My “day job” (now there’s a laugh!) is that I’m a criminal defense attorney. This morning while in court, I received a phone call from the family of one of my clients, who was supposed to be there with me in court. He wasn’t coming.
Now I’ve represented this kid off and on for some time now. I know that he does not like to be in custody. Hates it.
All he had to do today was show up and likely as not that would have been the end of it. No custody.
But he didn’t show up.
When I told the family that his not showing up would result in the issuance of a warrant, they said they knew, he knew and “it’s on him.” They tried to convince him. Even chased him around town trying to “catch him and bring him in.”
Did I mention that he hates to be in custody? Did I mention that if he had only shown up, things would likely have been over? Did I mention that a warrant would issue for his arrest?
David Brooks, a New York Times writer, would say that my client is a typical modern American.
In today’s Fresno Bee Brooks notes that
In times of crisis, you get a public reaction that is incoherence on stilts.
After walking through America’s allegedly split personality which demands both that the government stay out of the business of running businesses and that it “take control,” Brooks says
At some point somebody’s going to have to reach a national consensus on the role of government.
The governmental problem has a simpler explanation than that America has a split personality. The explanation is not a split personality, but a split electorate. And politicians so fearful about upsetting the electorate that they no longer worry about actually doing their jobs.
In the old days of representative democracy, elected officials were counted on to study a situation — to learn what, if any, role government should play with respect to crime, business enterprises, the environment, etc. — and make a decision based upon sound information and reasoned compromise amongst conflicting forces rather than emotion and the allegedly shifting sands of public opinion.
Today, the concern is to keep one’s position — although I’m not entirely sure what the real benefit of the position is, if you can’t do your job. One of the worst jobs I ever had paid me a bunch of money, but I was miserable because I was micro-managed. In these days of a more “pure” democracy, with its referenda, polls and huge amounts of corporate money — now unlimited thanks to the United States Supreme Court’s ruling in the appropriately-misnamed Citizens United case — our politicians are subject to the same micro-management that drove me nuts. But, if anything, they seem to revel in it.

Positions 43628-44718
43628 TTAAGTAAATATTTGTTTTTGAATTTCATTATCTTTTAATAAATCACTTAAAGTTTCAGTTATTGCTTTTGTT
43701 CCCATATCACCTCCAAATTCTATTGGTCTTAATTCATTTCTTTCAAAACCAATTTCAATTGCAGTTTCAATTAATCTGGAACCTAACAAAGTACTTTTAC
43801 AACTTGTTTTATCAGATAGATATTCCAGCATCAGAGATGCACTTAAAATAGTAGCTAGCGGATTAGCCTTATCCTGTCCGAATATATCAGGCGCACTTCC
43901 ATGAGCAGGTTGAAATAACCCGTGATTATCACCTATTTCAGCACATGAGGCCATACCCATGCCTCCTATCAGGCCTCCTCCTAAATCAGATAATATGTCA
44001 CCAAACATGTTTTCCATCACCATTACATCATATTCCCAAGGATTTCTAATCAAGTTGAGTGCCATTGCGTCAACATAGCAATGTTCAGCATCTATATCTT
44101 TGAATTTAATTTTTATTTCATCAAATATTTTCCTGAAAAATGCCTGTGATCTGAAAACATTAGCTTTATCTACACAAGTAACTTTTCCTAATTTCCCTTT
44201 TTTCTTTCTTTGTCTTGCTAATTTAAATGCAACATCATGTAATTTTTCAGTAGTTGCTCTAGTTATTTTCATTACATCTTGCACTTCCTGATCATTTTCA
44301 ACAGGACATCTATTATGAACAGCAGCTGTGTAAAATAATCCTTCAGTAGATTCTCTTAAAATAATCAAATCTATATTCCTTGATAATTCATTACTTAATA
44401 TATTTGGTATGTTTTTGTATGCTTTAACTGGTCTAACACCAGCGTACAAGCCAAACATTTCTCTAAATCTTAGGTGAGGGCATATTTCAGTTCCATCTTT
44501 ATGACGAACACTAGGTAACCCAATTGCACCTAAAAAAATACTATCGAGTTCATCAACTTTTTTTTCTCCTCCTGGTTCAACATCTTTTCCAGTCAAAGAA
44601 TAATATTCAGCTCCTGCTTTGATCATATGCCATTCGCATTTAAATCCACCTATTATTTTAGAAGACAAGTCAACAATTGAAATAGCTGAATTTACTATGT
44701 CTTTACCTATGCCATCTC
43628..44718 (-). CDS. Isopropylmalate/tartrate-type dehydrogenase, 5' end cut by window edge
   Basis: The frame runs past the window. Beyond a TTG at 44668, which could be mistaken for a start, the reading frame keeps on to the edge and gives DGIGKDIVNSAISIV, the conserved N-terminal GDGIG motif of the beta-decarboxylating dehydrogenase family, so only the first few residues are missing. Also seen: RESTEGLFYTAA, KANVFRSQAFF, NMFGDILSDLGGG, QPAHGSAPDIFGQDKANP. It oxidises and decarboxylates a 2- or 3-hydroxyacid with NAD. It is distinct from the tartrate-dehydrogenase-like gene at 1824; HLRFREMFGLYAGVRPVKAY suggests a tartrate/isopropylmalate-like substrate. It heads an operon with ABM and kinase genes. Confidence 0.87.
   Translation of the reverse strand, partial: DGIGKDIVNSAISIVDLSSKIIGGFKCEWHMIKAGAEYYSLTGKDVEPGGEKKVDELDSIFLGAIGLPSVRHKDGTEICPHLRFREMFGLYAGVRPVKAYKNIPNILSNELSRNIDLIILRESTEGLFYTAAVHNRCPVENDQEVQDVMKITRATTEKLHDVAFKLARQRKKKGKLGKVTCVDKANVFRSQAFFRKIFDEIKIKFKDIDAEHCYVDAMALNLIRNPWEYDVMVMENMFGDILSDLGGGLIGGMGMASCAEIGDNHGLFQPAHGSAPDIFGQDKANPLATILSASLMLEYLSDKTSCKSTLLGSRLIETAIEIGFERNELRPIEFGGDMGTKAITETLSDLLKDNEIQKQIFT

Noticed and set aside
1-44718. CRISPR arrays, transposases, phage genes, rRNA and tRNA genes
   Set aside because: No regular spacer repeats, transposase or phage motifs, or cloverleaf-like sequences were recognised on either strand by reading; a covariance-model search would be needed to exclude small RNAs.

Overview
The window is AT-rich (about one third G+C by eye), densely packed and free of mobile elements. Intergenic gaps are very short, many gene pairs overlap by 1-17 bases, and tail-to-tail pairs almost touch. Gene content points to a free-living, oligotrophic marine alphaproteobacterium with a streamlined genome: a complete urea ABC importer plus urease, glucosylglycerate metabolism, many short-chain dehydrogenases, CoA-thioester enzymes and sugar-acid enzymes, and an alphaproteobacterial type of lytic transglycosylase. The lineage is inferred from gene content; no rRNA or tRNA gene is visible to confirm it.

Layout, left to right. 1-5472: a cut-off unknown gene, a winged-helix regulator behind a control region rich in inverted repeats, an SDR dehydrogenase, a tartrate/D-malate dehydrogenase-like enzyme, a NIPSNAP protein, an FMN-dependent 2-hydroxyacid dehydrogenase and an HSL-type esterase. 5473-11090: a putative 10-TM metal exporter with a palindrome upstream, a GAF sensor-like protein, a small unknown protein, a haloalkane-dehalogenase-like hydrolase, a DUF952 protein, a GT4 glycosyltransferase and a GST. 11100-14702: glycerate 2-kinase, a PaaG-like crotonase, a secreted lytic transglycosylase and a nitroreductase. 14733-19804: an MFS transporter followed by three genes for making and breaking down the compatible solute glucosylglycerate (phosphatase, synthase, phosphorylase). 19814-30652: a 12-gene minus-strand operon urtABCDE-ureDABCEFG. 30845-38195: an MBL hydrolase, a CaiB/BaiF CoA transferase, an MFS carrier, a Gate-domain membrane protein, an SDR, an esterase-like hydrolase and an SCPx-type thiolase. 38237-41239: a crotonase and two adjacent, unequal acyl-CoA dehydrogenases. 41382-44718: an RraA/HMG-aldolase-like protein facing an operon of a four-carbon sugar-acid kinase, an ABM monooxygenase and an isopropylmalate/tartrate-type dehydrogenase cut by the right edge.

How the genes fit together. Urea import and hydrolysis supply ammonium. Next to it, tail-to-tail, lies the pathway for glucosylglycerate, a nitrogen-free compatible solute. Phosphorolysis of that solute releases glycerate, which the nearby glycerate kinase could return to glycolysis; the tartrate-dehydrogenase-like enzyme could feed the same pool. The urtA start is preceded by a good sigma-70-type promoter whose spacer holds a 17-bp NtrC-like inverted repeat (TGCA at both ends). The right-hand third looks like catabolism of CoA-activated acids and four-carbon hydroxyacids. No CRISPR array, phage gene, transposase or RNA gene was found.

It keeps them from having to take responsibility for their decisions; they’re just reacting to their “constituencies,” by which I think they often mean they’re remaining true to their pacts with their “PACs.”
At any rate, compromise is a dirty word these days. Somehow, anyone who compromises is a sell-out. A traitor. After all, PACs are funded to achieve specific goals; they exist for one purpose and one alone. If they can’t have what they want, then screw everyone, baby. We’re going for this! FTW!
FTW. It’s an interesting acronym, with an interesting history. In 2010, the most common use of the term is to rally the troops. For those appalled at Sarah Palin’s “don’t retreat, reload!,” it is a kinder, gentler rallying cry. The acronym originally was used for a similar purpose, but the meaning then was “Fuck the world!”
And that is America’s larger problem. For the majority of us — a much larger majority than can agree on anything else in America — “for the win” has not lost touch with its roots. It’s all for one and “all or nothing.” We’re going for the win and — fuck the world! — we will settle for nothing less.
Unfortunately, what I’m saying is that Brooks has it wrong. We apparently have reached a national consensus on the role of government. It’s just the wrong one; one that is ultimately destructive rather than constructive. With Americans being split very nearly down the middle on most issues — even the majority of United States Supreme Court decisions carry by a bare 5-4 majority these days — and unwilling to compromise, we can’t fund our social programs; we can’t build roads; we can’t agree on anything. “Majority” itself these days simply means “one more than the other side gots.”
And my client, whose story opened this post, is probably the one.
Thus it is that there is one thing we seem to do quite well: rally the troops, FTW. The problem is, when we’re constantly at war, with no ability to compromise, nobody really wins.